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Cassini begins the 18-day Rev157 on November 15 at its farthest distance from Saturn, called apoapse. At this point, Cassini is 2.38 million kilometers (1.48 million miles) from Saturn's cloud tops. The spacecraft is in the middle of the first equatorial phase of the Cassini Solstice Mission, and this phase lasts until May 2012. During this phase, the spacecraft's orbits lie within the equatorial plane of the planet, providing opportunities to encounter Saturn's numerous moons, image the rings edge-on, and to look at Saturn's cloud tops without the rings obscuring the view. Seventeen ISS observations are planned for Rev157, the majority of which are designed to monitor cloud systems in Saturn's atmosphere.
ISS begins its observations for Rev157 six days after apoapse with a lengthy, eight-hour observation of Suttungr, one of Saturn's small, distant satellites. This observation will be taken from a distance of 17.3 million kilometers (10.8 million miles), and when combined with additional observations of this irregular satellite, is designed to measure Suttungr's brightness at different phase angles. These measurements can provide information about the nature of its surface (whether it is rough or smooth for example) even if Cassini never approaches within millions of kilometers of it. On November 23, ISS will perform a trio of quick observations of Saturn and its northern hemisphere storm. These are designed to take advantage of short, two-minute segments when the spacecraft turns the optical remote sensing (ORS) instruments back to Saturn as a waypoint between other experiments' observations. These sequences include blue, clear, two methane band, and one full-frame, continuum band filter images. These images can be used to track the progress of the northern hemisphere storm that began in early December 2010. Nine more such observations are planned between November 25 and 30. Also on November 23, ISS will image Titan's Fensal-Aztlan region from a distance of 2.03 million kilometers (1.26 million miles) in an effort to look for clouds in the moon's atmosphere.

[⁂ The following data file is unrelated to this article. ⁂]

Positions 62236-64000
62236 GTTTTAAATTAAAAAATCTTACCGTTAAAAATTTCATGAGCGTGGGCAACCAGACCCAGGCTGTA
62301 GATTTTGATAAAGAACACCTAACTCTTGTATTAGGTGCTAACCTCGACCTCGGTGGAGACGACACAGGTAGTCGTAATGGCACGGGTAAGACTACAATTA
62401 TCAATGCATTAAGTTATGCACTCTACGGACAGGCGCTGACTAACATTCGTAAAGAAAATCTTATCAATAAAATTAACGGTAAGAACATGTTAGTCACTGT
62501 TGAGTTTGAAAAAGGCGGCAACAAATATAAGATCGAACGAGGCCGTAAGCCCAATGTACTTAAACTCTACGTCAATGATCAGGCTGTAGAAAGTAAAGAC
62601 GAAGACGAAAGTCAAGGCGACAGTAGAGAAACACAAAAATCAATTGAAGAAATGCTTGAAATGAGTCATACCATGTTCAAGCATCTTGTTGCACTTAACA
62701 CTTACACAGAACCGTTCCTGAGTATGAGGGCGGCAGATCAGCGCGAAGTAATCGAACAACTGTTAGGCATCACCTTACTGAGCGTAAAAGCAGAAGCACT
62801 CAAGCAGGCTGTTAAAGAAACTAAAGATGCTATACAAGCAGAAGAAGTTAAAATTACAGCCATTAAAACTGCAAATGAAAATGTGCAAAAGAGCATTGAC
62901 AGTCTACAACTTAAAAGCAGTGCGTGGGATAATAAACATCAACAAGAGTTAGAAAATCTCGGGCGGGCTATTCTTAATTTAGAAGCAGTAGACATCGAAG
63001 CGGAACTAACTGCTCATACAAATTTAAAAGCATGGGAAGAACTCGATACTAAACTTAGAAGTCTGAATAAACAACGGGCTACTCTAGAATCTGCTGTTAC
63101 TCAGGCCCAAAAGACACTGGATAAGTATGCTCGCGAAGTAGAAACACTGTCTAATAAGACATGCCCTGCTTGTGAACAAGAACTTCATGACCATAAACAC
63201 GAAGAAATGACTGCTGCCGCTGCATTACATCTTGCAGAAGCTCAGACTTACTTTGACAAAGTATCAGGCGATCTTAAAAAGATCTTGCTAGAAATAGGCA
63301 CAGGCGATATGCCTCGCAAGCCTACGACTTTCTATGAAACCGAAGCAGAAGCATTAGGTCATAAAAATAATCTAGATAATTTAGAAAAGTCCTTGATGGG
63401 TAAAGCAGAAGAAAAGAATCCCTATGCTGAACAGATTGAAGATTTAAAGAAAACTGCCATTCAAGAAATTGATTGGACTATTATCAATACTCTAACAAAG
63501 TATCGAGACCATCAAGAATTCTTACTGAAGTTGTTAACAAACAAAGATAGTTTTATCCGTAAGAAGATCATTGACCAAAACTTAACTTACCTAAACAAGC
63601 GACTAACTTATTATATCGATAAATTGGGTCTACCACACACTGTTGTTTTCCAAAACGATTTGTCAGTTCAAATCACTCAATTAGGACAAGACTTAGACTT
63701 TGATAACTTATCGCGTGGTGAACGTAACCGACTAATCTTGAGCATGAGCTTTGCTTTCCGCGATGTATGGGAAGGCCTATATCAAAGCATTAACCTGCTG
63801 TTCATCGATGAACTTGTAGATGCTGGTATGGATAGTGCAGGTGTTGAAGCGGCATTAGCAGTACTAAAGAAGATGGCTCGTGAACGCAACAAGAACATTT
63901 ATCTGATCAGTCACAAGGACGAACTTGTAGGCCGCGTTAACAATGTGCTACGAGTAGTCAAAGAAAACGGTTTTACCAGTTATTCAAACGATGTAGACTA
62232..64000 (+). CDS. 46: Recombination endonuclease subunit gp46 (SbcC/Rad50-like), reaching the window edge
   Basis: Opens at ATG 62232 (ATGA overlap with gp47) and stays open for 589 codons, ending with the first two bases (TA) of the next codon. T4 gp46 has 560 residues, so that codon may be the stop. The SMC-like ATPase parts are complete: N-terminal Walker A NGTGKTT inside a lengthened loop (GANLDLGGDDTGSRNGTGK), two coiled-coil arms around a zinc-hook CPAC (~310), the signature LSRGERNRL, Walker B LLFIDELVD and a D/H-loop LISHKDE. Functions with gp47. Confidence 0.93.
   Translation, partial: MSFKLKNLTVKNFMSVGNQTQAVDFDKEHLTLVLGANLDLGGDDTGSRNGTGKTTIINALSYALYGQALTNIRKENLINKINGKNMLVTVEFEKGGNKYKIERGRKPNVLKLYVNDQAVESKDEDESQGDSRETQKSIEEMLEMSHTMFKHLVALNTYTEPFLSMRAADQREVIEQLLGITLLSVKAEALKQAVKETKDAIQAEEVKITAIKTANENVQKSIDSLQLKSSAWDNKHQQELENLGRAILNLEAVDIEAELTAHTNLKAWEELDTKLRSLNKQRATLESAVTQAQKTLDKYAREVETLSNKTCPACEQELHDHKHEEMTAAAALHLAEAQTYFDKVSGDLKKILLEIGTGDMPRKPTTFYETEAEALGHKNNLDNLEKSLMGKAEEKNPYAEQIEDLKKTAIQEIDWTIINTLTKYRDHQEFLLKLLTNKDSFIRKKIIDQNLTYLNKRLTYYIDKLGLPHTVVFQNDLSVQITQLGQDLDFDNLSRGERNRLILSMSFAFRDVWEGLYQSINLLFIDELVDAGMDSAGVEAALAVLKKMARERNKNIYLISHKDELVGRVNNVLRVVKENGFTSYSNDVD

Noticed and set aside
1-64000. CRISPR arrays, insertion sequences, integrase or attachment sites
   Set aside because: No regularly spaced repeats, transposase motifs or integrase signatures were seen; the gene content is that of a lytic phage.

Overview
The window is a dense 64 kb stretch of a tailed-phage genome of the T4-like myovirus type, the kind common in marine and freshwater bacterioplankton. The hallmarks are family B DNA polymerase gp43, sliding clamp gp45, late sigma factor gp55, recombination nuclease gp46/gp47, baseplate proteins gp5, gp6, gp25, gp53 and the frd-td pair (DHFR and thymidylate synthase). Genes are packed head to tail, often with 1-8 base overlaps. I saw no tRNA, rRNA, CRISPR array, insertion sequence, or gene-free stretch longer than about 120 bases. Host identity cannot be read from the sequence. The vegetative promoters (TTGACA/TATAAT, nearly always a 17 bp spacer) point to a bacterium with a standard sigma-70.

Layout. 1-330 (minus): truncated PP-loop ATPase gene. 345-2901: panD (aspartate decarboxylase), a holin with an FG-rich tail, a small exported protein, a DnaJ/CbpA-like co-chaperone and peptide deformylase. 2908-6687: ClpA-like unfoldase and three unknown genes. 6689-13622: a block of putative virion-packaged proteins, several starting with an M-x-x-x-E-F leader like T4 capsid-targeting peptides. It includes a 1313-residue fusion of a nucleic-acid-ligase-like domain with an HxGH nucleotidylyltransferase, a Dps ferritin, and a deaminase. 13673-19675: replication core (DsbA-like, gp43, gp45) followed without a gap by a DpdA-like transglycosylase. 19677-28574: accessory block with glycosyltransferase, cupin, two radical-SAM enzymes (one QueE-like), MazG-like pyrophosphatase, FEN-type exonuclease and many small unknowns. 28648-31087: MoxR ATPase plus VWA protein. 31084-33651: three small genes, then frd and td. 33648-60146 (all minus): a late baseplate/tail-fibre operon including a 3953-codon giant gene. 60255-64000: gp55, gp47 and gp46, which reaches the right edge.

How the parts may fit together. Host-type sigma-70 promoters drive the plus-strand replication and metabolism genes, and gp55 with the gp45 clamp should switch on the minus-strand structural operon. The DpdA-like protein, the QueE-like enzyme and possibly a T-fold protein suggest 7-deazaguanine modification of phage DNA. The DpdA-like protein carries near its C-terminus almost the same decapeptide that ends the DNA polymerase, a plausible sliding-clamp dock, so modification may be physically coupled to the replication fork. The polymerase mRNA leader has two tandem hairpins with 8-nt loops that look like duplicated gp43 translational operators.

On November 24 at 04:32 UTC, Cassini will reach periapse for Rev157 at a distance of 136,040 kilometers (84,530 miles). The day after periapse, Cassini ISS will image a series of faint ring arcs produced by micrometeorite impacts on Saturn's smaller moons. First Cassini will observe Aegaeon and the G ring arc, followed by Pallene and Anthe. Afterward, Cassini will turn its cameras toward Thrymr, another one of Saturn's distant, irregular satellites. This observation is designed to measure the rotational period of this moon by studying regular variations in the brightness of the satellite. This observation will be taken from a distance of 14.8 million kilometers (9.2 million miles).
On November 27, ISS, riding along with the Composite Infrared Spectrometer (CIRS), will acquire a 15-hour observation of Saturn's largest moon, Titan. At its closest, Cassini will be 748,420 kilometers (465,050 miles) from the moon. Images from this observation will focus on monitoring cloud motions (presuming that there are clouds, which have been rare since last year's Arrow Storm) across Titan's Shangri-La and Xanadu regions. On November 29, ISS will acquire an astrometric observation of Saturn's small, inner moons, including Pandora, Epimetheus, Pan, Aegaeon, and Methone (with larger Enceladus and Mimas making cameos).
On December 3, Cassini will reach apoapse on this orbit, bringing it to a close and starting Rev158. Rev158 includes a pair of targeted flybys of Titan and Dione.
Image products created in Celestia. All dates in Coordinated Universal Time (UTC).